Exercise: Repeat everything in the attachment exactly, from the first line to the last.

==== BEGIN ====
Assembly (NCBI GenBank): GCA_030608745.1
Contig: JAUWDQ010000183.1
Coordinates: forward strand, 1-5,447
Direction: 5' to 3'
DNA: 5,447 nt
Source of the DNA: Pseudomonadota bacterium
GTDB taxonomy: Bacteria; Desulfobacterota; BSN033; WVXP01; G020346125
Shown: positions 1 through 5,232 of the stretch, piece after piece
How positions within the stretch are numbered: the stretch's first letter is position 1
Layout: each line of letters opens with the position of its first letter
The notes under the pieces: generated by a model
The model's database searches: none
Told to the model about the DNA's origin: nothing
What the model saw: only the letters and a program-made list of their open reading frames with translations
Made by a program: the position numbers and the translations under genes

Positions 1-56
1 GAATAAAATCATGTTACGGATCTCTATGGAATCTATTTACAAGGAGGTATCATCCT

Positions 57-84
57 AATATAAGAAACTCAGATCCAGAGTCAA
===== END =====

Assembly (NCBI GenBank): GCA_030608745.1
Contig: JAUWDQ010000183.1
Coordinates: forward strand, 1-5,447
Direction: 5' to 3'
DNA: 5,447 nt
Source of the DNA: Pseudomonadota bacterium
GTDB taxonomy: Bacteria; Desulfobacterota; BSN033; WVXP01; G020346125
Shown: positions 1 through 5,232 of the stretch, piece after piece
How positions within the stretch are numbered: the stretch's first letter is position 1
Layout: each line of letters opens with the position of its first letter
The notes under the pieces: generated by a model
The model's database searches: none
Told to the model about the DNA's origin: nothing
What the model saw: only the letters and a program-made list of their open reading frames with translations
Made by a program: the position numbers and the translations under genes

Positions 1-56
1 GAATAAAATCATGTTACGGATCTCTATGGAATCTATTTACAAGGAGGTATCATCCT

Positions 57-84
57 AATATAAGAAACTCAGATCCAGAGTCAA